Neil Shubin elected to National Academy of Sciences, honored for teaching

Neil Shubin elected to National Academy of Sciences, honored for teaching

May 4, 2011

University of Chicago evolutionary biologist Neil Shubin, PhD, the Robert R. Bensley Professor and Associate Dean of Organismal Biology and Anatomy, has been elected a Member of the National Academy of Sciences and honored with a prestigious national teaching award.

The National Academy of Sciences was created in 1863 by an act of Congress signed by Abraham Lincoln to act as an official adviser to the federal government in any matter of science or technology. Membership in the Academy is one of the highest honors afforded a U.S. scientist. 72 new members and 18 foreign associates from 15 countries were announced May 3, 2011, in recognition of their distinguished and continuing achievements in original research.

Shubin's research on the evolution of limb development has taken him from hunting fossils in the Canadian Arctic to exploring the genes of salamander and shark embryos in his campus laboratory. In 2004, Shubin and his team discovered the pivotal fossil named Tiktaalik roseae, a transitional species between ancient fish and the first legged animals. The discovery inspired Shubin's 2008 book Your Inner Fish: A Journey Through the 3.5-Billion-Year History of the Human Body, which has won science-writing awards from Phi Beta Kappa, the Library Journal, and the National Academy of Sciences.

This week, Shubin was also announced as this year's recipient of the Distinguished Service Award for Enhancing Education through Biological Research from the National Association of Biology Teachers (NABT). The award recognizes scientists for the significant contribution that their research has made to the field of biology education. Previous winners of the award include James Watson, Stephen Jay Gould, Francis Collins, E.O. Wilson, Sean Carroll, Ken Miller, and Richard Dawkins.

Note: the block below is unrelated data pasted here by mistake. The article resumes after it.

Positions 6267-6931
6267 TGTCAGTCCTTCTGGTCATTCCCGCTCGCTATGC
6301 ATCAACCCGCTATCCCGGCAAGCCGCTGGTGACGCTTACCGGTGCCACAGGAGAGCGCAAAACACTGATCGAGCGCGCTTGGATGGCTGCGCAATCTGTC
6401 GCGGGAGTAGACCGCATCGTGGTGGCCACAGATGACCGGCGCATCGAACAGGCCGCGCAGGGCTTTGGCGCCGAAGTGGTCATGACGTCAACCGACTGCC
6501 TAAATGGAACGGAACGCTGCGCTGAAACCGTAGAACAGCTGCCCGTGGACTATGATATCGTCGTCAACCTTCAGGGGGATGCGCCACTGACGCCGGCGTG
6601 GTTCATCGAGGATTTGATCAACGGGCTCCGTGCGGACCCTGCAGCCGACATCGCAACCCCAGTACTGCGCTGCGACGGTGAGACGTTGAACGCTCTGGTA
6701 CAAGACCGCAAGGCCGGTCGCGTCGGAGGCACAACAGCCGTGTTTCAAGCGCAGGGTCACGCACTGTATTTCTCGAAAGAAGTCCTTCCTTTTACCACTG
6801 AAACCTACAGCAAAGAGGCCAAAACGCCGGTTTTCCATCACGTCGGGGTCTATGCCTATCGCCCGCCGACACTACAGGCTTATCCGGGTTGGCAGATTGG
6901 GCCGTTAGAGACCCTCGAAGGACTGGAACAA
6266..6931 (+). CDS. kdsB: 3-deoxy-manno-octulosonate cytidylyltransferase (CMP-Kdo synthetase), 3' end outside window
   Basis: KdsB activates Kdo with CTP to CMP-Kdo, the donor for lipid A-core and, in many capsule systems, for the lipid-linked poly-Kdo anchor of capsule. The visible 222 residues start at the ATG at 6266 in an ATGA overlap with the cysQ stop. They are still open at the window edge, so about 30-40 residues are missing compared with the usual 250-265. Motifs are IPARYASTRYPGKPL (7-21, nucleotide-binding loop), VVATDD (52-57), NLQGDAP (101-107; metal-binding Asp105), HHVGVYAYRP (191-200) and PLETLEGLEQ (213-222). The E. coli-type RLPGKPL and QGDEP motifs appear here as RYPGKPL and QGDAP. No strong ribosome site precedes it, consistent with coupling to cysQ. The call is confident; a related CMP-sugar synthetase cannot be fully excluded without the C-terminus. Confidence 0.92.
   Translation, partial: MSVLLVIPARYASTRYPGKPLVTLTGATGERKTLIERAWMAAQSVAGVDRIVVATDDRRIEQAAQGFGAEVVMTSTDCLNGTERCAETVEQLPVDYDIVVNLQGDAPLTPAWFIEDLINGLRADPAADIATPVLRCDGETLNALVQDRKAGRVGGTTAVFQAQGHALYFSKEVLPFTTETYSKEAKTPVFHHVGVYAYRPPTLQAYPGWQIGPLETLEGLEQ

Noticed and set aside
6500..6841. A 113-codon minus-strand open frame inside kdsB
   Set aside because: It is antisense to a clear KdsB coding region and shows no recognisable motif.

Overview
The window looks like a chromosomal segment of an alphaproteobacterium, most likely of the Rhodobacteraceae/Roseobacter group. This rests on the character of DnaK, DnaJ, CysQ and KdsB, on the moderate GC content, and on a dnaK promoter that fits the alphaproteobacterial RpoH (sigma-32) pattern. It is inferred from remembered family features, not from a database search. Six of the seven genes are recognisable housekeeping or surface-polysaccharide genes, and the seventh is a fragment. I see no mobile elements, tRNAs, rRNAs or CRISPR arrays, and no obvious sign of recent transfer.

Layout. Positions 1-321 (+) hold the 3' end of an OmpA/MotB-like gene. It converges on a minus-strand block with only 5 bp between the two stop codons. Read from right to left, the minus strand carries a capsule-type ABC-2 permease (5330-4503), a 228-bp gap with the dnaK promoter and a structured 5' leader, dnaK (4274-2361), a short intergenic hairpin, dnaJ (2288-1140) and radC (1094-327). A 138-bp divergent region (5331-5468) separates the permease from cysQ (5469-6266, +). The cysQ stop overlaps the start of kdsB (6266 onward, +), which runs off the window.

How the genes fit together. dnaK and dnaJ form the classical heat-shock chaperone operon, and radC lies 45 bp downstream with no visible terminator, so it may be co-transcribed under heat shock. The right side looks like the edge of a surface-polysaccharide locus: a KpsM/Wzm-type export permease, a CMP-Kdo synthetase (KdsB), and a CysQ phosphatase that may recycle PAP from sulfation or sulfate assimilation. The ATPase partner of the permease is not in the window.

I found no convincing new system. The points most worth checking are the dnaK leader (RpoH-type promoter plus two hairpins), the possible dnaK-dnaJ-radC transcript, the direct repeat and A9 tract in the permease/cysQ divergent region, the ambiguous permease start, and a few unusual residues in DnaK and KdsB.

"I am deeply honored to receive the NABT Distinguished Service Award. In an age where the ideas and tools of biology are increasingly playing a role in our lives, it is a deep honor to be recognized by those who are at the front lines of educating the next generation," Shubin said.

This award will be presented later this year at the 2011 NABT Professional Development Conference in Anaheim, CA during the Biology Educator Leadership Scholarship (BELS) Benefit Dinner, where Shubin will be the featured speaker.

"Dr. Neil Shubin is one of the leading voices of the new evolutionary synthesis. His work in the field of expeditionary paleontology has lead to numerous fossil finds that have transformed the way we think about many of the key transformations in evolution, culminating in his discovery of Tiktaalik roseae," said Daniel Ward, President of NABT. "His many lectures, television appearances, and writings have contributed much to the general public's understanding of biology, biology education and science literacy, and I can think of no more deserving an individual to receive the NABT Distinguished Service Award."

A John Simon Guggenheim Memorial Foundation fellow, Shubin earned a PhD in organismic and evolutionary biology from Harvard University in 1987 and joined the University of Chicago as Chairman of Organismal Biology & Anatomy in 2001. He is a Fellow of the American Association for the Advancement of Science, and the American Academy of Arts and Sciences.